Exceptions: after the “hissing” and “hushing” sounds /s/, /z/, //, //, /t/ and /d/, a vowel /i/ is inserted, giving the pronunciation /iz/

E.g.: “hisses”, “buzzes”, “cashes”, “catches”, “judges”.

ii). “-ed” endings:

After voiced sounds (including all vowels): /d/.

E.g.: “robbed”, “killed”, “played”, “frowned” After voiceless sounds: /t/.

E.g. “hacked”, “missed”, “rushed”, “pounced”

Exceptions: after /t/ or /d/, a vowel /i/ is inserted, giving the pronunciation


E.g. “added”, “Spotted”.



i). Words spoken in isolation:

In any English word spoken in isolation, one syllable will be spoken with more force than the others. This is the syllable that carries the primary stress. Of course in a word that has only one syllable, this syllable must carry the primary stress (e.g.: “go”, bit” was”). In a word with two or more syllables it is often difficult to know where the primary stress should fall. The rules for the placement of stress are so complex and have so many exceptions that ultimately the only solution for a student of English to posses a dictionary in which each word is transcribed in phonetic script and the place of primary stress is marked.

Longer words may contain two or more stresses, one primary, the others secondary (weaker), for example:

“reciiprociityi /resiprsiti/ “admonition” /ædmnin/ “examination” /igzæminein/

“individuality” /individjuæliti/\

You will notive that the secondary stress usually falls two (or four0 syllables before the primary stress. In the same way, a fairly heavy degree of stress (sometimes called “tertiary” stress) will quite often occur two syllables after the primary stress, as in the following:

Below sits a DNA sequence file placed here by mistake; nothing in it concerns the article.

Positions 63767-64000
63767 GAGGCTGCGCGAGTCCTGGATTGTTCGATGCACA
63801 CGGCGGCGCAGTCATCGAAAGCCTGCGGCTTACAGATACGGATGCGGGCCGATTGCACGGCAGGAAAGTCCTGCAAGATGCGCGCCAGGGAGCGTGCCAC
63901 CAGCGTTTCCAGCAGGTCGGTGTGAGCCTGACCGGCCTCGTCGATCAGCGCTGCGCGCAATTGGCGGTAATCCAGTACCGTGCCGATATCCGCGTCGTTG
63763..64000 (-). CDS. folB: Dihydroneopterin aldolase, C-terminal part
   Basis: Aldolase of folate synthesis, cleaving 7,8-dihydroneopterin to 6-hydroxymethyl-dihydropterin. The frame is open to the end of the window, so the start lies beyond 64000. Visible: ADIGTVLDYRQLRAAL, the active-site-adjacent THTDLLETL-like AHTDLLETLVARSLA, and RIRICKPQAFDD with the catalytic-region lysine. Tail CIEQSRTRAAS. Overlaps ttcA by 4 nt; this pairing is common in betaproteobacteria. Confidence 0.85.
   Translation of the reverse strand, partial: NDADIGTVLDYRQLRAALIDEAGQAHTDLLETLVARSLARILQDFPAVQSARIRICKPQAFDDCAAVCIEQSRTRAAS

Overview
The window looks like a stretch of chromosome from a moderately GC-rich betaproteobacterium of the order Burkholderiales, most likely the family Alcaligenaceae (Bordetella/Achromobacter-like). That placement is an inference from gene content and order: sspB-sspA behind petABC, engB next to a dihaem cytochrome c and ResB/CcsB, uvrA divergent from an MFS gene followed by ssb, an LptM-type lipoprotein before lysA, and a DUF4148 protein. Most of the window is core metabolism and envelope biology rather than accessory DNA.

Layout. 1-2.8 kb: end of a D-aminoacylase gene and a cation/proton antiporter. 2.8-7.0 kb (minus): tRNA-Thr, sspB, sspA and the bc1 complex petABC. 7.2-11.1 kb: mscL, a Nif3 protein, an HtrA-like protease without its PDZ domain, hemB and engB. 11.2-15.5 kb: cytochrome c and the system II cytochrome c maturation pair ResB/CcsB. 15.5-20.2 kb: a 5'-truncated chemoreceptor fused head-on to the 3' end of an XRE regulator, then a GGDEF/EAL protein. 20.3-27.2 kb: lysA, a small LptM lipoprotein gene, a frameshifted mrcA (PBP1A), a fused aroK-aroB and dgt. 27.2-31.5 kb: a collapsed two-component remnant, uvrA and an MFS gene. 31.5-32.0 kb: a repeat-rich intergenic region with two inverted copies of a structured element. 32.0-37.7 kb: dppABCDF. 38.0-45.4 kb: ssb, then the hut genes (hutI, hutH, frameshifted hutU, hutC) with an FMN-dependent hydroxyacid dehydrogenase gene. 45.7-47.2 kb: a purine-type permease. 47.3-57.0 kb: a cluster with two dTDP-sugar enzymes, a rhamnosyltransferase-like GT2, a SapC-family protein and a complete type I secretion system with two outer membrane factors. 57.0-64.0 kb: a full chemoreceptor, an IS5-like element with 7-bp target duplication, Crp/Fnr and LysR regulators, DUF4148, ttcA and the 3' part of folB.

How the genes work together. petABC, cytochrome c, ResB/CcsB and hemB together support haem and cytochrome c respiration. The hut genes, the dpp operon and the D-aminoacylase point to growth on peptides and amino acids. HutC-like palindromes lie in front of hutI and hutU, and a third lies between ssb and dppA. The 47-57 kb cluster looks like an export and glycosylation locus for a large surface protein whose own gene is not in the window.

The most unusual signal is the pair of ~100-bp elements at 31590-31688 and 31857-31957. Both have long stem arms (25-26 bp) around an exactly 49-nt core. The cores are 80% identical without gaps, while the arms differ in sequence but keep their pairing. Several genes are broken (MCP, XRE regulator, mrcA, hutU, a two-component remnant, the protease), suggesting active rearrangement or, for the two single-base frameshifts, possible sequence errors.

anybody” /Σnibdi/ “photograph /foutgra:f/

This kind of tertiary stress is not marked in the phonetic script used in many dictionaries. Nevertheless, bare it in mind because of the effect it has in preventing vowel reduction.


Write the words out in phonetic script, underlining the stresses as in the examples above.

Now indicate the stressed syllables in the same way for the words given in ordinary orthography below. Since these words are not written out in phonetic transcription, it will not be possible to indicate the extent of each syllable exactly. Just underline the letters standing for the central vocalic part of each syllable.


2. Vowel Reduction in words spoken in isolation:

In stressed syllables, vowel has “full” quality. In unstressed syllables, the original “full” vowels indicated by the ordinary spelling are generally replaced in modern English by one or other of the three short vowels //, /i/ or /u/.

1. Examples of reduction to //:

Photograph farmer announce substance doctor Reduction to // is very common, in stressed syllables with spellings of many kinds. The examples above illustrate only a few of these spellings.

2. Examples of reduction to /i/:

a. Spellings with “e”:  

denied excited prepare require college

b. Spellings with “age”:

cabbage sausage manage damage marriage

3. Examples of reduction to /u/: 

accusation (cf “accusative”, with long /u:/)

encapsulation (cf “capsule”, with long /u:/)


The examples above are give as a guide only and are by no means exhaustive. Note in particular that many words containing unstressed syllables spelt with “e” are not pronounced with /i/ as you might have expected from the examples in ii) a) above. Instead they are pronounced with //.

Examples of reduction to // in the unstressed suffixes “-en”, “-ent”, “-emt” and  “-er”: broken parent supplement (noun) juggler


Go over all the examples in the last exercise (on the page preceding this one), writing //,

/i/ or /u/ over each unstressed syllable.


3. Compound Words:

The most common type has primary stress on the first element:

Some however have primary stress on the second elements:


Indicate the stresses in the compound words given in ordinary orthography below:

4. Word-groups